Dave Schroeder never dreamed his morning surf would end with him in the hospital and on the news, but thanks to CPR skills his friend didn’t have, but tried anyway, Dave can tell his story.
SAN DIEGO, Calif. — Dave Schroeder never dreamed his morning surfing would end with him in the hospital and on the six o’clock news, but thanks to attempted CPR from his friend, Schroeder can tell his story.
CPR is one of the most important skills you can learn. According to the New England Journal of Medicine, a person in cardiac arrest who receives CPR from a bystander is twice as likely to be alive a month later than someone who did not.
“It’s a miracle, it really is, and I am blessed beyond belief to still be standing here, to go back out and surf with my friends and be able to take my kids to school in the morning,” said Schroeder.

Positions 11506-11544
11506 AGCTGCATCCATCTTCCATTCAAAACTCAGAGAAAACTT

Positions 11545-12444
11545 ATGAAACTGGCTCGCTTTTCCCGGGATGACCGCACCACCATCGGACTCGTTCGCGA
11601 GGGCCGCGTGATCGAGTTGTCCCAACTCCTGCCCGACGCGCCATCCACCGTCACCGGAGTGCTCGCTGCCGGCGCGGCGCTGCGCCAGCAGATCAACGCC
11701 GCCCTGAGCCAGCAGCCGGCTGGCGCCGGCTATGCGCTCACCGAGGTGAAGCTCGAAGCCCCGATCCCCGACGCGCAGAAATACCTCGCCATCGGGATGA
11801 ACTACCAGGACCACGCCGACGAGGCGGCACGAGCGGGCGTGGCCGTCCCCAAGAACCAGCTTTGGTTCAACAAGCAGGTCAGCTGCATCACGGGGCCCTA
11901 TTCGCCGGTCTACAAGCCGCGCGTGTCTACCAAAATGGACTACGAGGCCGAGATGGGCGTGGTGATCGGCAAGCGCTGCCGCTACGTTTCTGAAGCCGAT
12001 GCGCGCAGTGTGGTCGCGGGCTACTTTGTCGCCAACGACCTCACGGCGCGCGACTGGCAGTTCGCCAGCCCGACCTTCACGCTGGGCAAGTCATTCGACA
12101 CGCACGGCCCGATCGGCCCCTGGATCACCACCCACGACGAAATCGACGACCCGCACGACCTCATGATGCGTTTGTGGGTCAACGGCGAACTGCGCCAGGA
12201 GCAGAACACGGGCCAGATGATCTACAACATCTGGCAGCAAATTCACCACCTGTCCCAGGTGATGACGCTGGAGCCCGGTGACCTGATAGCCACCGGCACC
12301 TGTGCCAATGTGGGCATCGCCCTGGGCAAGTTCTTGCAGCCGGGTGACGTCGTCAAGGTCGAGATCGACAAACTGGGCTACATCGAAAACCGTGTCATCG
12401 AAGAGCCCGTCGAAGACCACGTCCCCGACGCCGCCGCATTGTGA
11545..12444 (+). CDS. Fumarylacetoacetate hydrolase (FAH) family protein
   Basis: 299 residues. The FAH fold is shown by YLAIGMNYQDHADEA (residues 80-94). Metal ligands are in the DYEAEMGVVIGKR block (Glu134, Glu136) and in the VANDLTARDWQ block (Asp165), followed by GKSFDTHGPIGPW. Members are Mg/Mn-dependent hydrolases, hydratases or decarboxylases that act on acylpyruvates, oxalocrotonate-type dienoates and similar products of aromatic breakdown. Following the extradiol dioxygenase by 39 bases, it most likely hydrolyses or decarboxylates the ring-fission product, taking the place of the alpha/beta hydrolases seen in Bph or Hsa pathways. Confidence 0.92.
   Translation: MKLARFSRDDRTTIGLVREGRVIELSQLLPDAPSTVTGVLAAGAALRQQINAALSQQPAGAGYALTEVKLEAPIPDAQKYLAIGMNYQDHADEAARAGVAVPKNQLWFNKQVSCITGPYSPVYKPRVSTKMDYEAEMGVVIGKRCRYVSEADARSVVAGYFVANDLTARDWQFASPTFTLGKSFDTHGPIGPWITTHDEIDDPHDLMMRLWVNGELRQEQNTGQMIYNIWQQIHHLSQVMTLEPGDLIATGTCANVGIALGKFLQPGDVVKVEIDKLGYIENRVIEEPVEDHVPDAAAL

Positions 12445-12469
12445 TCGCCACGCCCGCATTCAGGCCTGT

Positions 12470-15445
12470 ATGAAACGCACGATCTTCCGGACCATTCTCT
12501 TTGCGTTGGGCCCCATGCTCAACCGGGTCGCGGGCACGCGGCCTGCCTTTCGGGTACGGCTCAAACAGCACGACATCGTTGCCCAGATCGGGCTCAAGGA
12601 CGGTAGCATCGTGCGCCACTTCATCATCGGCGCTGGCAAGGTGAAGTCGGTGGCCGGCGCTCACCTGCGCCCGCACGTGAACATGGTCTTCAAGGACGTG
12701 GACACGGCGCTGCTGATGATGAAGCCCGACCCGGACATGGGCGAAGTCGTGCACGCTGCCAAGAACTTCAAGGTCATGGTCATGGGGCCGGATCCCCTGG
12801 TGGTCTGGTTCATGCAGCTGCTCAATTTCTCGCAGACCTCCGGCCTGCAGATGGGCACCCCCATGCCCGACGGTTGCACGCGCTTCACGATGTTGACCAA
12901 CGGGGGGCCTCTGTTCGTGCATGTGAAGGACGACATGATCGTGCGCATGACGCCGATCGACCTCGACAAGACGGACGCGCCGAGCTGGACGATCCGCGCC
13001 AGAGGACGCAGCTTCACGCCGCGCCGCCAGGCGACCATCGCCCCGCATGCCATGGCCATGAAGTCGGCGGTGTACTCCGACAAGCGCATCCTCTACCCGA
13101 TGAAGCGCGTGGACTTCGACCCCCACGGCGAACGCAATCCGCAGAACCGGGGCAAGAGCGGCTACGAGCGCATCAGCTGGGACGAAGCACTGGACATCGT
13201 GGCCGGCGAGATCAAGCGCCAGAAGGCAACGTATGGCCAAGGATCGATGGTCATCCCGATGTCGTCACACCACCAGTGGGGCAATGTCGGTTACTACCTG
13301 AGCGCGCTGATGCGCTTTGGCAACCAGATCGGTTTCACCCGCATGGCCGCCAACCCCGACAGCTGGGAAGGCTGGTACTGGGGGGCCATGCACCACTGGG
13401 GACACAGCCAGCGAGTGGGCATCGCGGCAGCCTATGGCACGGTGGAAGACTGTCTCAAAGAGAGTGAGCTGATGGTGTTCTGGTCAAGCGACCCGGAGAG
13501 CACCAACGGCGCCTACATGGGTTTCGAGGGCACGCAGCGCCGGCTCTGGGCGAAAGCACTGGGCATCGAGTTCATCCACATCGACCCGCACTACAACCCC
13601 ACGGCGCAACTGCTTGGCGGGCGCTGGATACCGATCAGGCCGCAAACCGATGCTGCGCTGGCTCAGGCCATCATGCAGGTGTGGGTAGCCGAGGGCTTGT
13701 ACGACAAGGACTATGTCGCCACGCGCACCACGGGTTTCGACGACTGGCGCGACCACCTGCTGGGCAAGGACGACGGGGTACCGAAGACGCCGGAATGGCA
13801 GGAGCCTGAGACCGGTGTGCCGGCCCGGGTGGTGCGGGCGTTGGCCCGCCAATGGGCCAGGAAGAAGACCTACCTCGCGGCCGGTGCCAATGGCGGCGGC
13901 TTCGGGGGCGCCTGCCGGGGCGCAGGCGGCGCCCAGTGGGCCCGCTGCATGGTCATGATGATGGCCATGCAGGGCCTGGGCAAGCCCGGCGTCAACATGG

Schroeder and his buddy, Jesse Hindman, were coming in from an hour of surfing. When Hindman saw Schroeder collapse on the rocks and get washed back into the surf. Hindman got to him in just a couple of minutes and started giving rescue breaths, even though he doesn’t know CPR.
“I’m basically sitting there waist high in water with him and there’s nothing else I could really think of than try to do that,” Hindman said.
Officer Matt Alvernaz with the San Diego Police Department and his partner happened to be a block away and were there in less than two minutes to help bystanders pull Schroeder out of the waves….